Bill Belichick: Super Hero or Super Villain

Love him or hate him, Bill Belichick has impacted the NFL over the years in the way few professional coaches can rival. Finding himself in the center of ‘the Ballghazi’ scandal, Belichick is no stranger to public scrutiny, with the New England Patriots being accused of cheating and the Spygate issues.

 

Belichick has earned himself the role of a sociopath who will win at all costs. As seen by him taciturn press conferences, he is incapable of relating to other humans beyond the need to further his goal and has proven to be someone willing to push the bar at any given opportunity.

 

It’s quite apparent in his manipulations mid-game that Belichick will do whatever it takes. The group’s triumph over the Baltimore Ravens two ends of the week back brought another round of allegations of cheating, by the use of a wonky formation of the offensive line. Those who’ve known Belichick will also be aware of the joy he took in that deviously legal play, simply because it hadn’t been thought of or done before. Being the deviant he is, Belichick now attempts to see what else he can get away with, something to keep the novelty of the game fresh for him. The last minute release of a dropkick by Doug Flutie back in 2006 on an extra point was a play that hadn’t successfully been executed in over 60 years, in part because modern kickers negate the need for it and also because it comes across as just a bit goofy. But that won’t stop the ever-thinking Belichick.

 

Ever since the time the Baltimore Colts hired Billy Belichick as practically a glorified gofer, he’s found himself called by every name in the dictionary. Since his next stints, in Detroit and Denver, Belichick’s mental dominance of the gameplay – and brash approach – got him the titles Boy Genius and Punk. Bill Parcells nicknamed the guy Doom and Gloom in New York, for his abrasive style and stubborn nature as well as his monotone like delivery. Called a lame duck in the 1990’s, he saw the saddest years of the game in Cleveland and later handed in his resignation after having served the Jets as the coach for less than one day.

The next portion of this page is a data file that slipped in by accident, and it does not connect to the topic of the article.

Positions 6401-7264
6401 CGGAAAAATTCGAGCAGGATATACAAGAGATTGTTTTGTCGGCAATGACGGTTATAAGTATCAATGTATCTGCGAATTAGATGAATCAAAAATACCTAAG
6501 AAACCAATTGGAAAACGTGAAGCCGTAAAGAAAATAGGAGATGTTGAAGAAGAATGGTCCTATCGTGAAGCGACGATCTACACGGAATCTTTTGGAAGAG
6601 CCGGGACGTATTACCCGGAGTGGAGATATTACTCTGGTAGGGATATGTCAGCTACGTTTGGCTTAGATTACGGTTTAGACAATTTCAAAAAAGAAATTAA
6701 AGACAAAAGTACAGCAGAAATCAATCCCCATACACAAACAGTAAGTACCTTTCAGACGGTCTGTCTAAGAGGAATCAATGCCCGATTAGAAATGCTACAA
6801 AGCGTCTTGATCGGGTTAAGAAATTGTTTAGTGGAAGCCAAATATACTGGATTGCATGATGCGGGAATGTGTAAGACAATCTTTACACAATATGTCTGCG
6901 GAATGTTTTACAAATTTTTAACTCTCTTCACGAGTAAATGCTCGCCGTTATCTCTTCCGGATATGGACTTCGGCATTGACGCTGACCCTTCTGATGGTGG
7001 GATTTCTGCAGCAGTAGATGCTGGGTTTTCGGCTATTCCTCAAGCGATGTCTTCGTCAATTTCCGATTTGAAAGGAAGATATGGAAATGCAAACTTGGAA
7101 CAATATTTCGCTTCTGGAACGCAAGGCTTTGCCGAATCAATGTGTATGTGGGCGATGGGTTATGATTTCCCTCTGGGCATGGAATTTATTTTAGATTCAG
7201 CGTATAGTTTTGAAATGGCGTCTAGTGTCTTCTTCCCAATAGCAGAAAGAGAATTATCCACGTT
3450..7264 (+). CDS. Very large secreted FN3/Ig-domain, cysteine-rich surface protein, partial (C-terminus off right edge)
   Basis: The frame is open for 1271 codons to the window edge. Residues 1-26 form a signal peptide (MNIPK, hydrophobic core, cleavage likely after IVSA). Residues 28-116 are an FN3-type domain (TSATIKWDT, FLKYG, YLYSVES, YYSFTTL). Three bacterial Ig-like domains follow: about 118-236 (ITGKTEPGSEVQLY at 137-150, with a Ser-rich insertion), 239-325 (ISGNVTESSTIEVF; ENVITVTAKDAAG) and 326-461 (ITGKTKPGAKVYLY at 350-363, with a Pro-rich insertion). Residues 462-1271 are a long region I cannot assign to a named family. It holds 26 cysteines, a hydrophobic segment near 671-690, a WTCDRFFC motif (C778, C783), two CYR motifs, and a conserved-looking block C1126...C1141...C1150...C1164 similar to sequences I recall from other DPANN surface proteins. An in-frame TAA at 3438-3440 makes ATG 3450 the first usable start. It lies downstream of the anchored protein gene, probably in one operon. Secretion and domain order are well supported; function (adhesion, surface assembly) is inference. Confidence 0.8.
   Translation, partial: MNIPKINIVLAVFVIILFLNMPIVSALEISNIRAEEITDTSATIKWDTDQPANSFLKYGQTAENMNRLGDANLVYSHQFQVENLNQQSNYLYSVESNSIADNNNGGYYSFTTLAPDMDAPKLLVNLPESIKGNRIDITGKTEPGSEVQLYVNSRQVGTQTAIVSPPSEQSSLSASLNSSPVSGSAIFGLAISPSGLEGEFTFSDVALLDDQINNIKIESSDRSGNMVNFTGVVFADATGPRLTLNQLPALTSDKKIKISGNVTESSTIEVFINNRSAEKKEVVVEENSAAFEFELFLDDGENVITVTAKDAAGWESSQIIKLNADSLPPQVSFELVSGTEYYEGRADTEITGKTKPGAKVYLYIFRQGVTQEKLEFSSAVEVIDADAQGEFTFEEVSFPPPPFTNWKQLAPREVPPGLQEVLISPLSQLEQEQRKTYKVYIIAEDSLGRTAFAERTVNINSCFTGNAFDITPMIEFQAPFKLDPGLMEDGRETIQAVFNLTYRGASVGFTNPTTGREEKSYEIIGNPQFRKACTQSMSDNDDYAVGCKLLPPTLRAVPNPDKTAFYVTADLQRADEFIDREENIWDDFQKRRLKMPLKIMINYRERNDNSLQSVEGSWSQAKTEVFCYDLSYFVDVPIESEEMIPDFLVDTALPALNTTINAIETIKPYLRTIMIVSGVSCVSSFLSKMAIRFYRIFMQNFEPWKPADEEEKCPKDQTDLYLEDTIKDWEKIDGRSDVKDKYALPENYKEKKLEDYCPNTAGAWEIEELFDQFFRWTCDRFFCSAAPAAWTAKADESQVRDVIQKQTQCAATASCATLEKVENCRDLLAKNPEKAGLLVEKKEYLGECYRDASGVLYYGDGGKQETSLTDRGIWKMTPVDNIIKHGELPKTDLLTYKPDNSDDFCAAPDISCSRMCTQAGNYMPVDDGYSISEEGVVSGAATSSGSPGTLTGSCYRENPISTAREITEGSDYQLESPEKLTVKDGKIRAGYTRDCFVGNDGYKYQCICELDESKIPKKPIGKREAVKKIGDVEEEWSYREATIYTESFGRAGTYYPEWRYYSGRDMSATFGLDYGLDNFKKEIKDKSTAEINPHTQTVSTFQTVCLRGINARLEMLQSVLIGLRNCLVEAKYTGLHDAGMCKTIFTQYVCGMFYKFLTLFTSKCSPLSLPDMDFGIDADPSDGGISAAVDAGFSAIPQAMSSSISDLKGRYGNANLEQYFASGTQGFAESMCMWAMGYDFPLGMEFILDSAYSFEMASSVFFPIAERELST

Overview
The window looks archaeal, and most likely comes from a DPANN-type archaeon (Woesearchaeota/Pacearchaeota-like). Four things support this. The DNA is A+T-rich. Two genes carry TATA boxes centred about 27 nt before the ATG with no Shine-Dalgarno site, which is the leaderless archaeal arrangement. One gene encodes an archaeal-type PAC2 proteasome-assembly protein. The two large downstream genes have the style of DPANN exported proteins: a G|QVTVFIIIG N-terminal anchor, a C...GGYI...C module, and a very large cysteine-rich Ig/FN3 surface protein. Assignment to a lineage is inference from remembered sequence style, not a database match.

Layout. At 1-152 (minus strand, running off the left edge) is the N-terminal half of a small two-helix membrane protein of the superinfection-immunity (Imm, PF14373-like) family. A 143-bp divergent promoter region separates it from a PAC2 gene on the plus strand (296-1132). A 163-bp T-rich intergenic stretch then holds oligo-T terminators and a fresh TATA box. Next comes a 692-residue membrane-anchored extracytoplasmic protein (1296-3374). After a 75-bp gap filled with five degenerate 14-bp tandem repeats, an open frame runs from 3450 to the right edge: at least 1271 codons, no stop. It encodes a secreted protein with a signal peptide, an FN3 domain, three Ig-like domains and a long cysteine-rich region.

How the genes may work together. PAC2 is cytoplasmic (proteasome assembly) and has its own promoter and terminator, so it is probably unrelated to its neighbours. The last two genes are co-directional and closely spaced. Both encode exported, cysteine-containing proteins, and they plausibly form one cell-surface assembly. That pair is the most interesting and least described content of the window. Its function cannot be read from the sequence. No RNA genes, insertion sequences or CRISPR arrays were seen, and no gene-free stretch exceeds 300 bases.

Belichick considers it endearing when his friends understandably call him an A-hole. Don Shula, a Hall of Fame coach, labeled him Beli-cheat. But this hasn’t stopped him from winning 13 division titles which include seven wins in a row, breaking records. As well as 23 wins post the season, which is in fact, the most ever head by an NFL head coach. Bill has also won 4 Super Bowls and six AFC Championship games earning him labels ranging from Hoodie, Misanthrope, and just plain Genius.

 

Bill may be hated for his over-analytical approach to the game, but he was raised in a culture of football scrutiny, with his dad, Steve, bringing him up to football films, having him observe each play from a young age. Steve also lost his coaching job twice, which is where Bill learned earlier in life how fickle the sport can be as a career.

 

Bill brought with him his brand of calculating precision driven football coaching to the Colts, where he was quickly given more responsibilities due to his skills scouting talent that was so effective, that the players felt it was like having a spy around. Belichick switched to Detroit post that where he got himself a new Ford, ten grand a month and a perfect playbook score which all coaching candidates take like a pop quiz. He has always shown signs of a perfectionist, and I don’t see the need to shy away from skills like that. Think what you may of him, Bill is the Villain the NFL needs and the Hero that modern gameplay innovation has lacked.

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